Best Markets in Hong Kong


Are you sick of shopping and glad the holiday season is over? Well, if there’s one thing I’ve learned living in Hong Kong, it’s that shopping fatigue is all in your mind. Shopping is what you do on a Friday night, Saturday morning, at lunch and after dinner. Like most major Asian cities, HK has more malls than it knows what to do with. But it also has great markets! These are (usually) better priced with a crazy assortment of stuff you didn’t even know you needed, and the people watching is good fun. My criteria for a good market are shopkeepers that aren’t too rude, being able to move my elbows, and not many bros giggling over and miming acts with the sex toys for sale. Note that Ladies’ Market, HK’s most famous, hits all these marks and more. Avoid it!

Jade Market, Yau Ma Tei MTR, Exit C
I don’t know a thing about jade other than it’s really pretty. Personally, I think the Jade Market is intimidating because it’s just piles of jade that I can’t figure out is real or not, and I don’t want to look like an idiot by asking the elderly ladies running things who look impatient with me enough as it is. Still, if you’re into jewelry, it’s great fun to quietly drool over all of it, and the stuff for super cheap is obviously not real and good souvenirs for the little ones in your life.

Stanley Market, bus 6 from Central or taxi
Stanley is a lovely place for a day of fun in the sun, with the beach, historical Murray House, tons of nice restaurants and the dragon boat races all there. The market is also great. It’s rarely rammed, the shopkeepers keep to themselves (and thus haggling isn’t quite as common), and most importantly, the sizes! There are so many sizes of clothing, it almost takes the piss – who wears a size XXXL? Anyway, prices are a bit higher here (it’s a very posh area), but so is the quality for the most part. There are toys, silks, suitcases, kitsch, clothing, shoes; basically everything you need or could ask for.

Fa Yuen Street, Mong Kok MTR, Exit D3
There was a big fire here a couple of years ago and several people died, and it hasn’t been nearly as crowded since. It’s safe though, and calm. I like to go in the early evening on weekdays, and have never had a problem with a big crowd. There are several factory outlet stores here, and clothes in every style imaginable. It’s also known as Sneakers Street, although there aren’t nearly as many shoe shops as there used to be. In addition to regular stores, there are plenty of street stalls. There is, however, the size problem. Pants are out of the question, and I usually just buy oversized dresses and tops.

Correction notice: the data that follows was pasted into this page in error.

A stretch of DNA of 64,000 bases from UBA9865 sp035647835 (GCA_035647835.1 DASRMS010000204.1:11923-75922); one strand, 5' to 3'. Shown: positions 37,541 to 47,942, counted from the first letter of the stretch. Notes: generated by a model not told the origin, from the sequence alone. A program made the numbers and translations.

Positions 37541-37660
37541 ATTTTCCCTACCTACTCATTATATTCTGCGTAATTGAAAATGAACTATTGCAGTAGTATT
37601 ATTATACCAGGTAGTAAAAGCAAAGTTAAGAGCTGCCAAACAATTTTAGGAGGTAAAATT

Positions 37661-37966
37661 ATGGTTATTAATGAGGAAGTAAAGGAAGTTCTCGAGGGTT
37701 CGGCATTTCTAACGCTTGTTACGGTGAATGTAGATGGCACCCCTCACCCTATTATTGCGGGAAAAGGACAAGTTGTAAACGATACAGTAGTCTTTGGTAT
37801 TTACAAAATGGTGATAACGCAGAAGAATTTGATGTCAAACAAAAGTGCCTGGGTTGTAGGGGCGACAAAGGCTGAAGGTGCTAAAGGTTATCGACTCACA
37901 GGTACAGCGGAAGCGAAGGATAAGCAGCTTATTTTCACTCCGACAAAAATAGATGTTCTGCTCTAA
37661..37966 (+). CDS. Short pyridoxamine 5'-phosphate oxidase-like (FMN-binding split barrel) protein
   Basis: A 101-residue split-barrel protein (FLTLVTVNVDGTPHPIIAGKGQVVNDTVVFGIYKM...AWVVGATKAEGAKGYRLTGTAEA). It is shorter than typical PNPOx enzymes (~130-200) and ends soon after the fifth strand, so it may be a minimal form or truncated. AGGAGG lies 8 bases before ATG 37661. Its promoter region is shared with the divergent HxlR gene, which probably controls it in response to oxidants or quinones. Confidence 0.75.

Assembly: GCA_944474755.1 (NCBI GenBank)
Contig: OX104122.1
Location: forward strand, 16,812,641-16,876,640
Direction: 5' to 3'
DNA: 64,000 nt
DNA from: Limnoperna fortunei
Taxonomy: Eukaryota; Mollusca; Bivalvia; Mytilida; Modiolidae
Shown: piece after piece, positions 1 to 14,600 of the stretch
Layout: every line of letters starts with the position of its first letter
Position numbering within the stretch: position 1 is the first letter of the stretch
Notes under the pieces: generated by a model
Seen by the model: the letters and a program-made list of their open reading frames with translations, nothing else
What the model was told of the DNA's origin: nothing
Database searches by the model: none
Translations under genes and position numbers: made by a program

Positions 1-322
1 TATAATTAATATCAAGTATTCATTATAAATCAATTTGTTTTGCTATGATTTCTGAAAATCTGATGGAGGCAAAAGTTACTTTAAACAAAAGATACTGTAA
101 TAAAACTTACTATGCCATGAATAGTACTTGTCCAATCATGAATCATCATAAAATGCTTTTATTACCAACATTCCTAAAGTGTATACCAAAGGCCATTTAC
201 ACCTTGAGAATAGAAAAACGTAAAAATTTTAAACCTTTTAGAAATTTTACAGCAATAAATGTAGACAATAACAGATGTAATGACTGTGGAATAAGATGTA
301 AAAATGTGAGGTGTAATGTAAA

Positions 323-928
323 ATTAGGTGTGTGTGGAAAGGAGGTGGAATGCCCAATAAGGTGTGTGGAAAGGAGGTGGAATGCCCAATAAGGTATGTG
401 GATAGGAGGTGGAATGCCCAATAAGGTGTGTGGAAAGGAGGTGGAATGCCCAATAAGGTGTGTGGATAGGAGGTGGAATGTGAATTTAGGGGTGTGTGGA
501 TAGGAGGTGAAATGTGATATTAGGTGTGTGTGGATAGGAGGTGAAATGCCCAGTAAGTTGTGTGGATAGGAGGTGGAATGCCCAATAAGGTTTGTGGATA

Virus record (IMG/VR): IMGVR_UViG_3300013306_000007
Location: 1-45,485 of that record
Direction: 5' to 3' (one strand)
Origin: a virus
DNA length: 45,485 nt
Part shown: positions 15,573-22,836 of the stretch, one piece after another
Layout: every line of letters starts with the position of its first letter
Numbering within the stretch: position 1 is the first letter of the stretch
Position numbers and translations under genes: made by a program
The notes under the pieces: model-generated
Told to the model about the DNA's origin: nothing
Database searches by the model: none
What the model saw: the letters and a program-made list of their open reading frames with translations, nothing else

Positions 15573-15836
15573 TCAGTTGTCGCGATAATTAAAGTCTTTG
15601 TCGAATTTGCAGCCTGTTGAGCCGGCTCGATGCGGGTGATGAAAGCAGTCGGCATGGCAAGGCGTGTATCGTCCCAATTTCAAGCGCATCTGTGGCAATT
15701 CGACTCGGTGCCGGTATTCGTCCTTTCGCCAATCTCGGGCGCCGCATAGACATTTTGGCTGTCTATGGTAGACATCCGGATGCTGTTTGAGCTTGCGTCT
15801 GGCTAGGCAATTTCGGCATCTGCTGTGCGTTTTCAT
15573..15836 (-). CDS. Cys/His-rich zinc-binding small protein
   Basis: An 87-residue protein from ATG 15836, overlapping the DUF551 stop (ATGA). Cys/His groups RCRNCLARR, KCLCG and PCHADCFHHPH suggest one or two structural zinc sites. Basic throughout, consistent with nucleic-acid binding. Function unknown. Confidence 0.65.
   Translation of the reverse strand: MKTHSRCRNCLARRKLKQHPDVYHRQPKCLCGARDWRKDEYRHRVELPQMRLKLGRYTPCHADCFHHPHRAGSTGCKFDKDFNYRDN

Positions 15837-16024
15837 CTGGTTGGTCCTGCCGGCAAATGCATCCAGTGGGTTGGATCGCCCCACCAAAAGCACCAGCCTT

Upper Lascar Row, Sheung Wan MTR, Exit A2
Hollywood Road is known as Antiques Street and nearby is Upper Lascar Row, or Cat Street, which hosts stalls filled to the brim with antiques. Again, you need a sharp eye to figure out if something really is an antique, but I enjoy sifting through propaganda posters, perfume bottles and an ungodly amount of unidentifiable objects. Prices vary wildly, and haggling depends on the shopkeepers’ mood. This is a plenty touristed area, so prices are higher, but it’s a nice place to stop as you wander the back streets of Sheung Wan and Central.

Where do you like to shop in Hong Kong?


About Author

Maureen always knew she wanted to travel. In college, she studied and traveled through the Caribbean and Central America, and the first time she fell in love was with Mexico City. After graduating, she spent several years teaching EFL in Europe, the Americas and Southeast Asia and traveling in every spare moment. She's currently living in Hong Kong, and getting lost while traveling is her main hobby.

1 Comment

  1. “There are so many sizes of clothing, it almost takes the piss – who wears a size XXXL?” After I read this line I stopped reading your article which is a bummer because I love HK and was planning on using this for my next trip. Believe it or not there are plenty of people who wear that size, so I really don’t understand where this came from or if you somehow thought you were being funny, because you weren’t.

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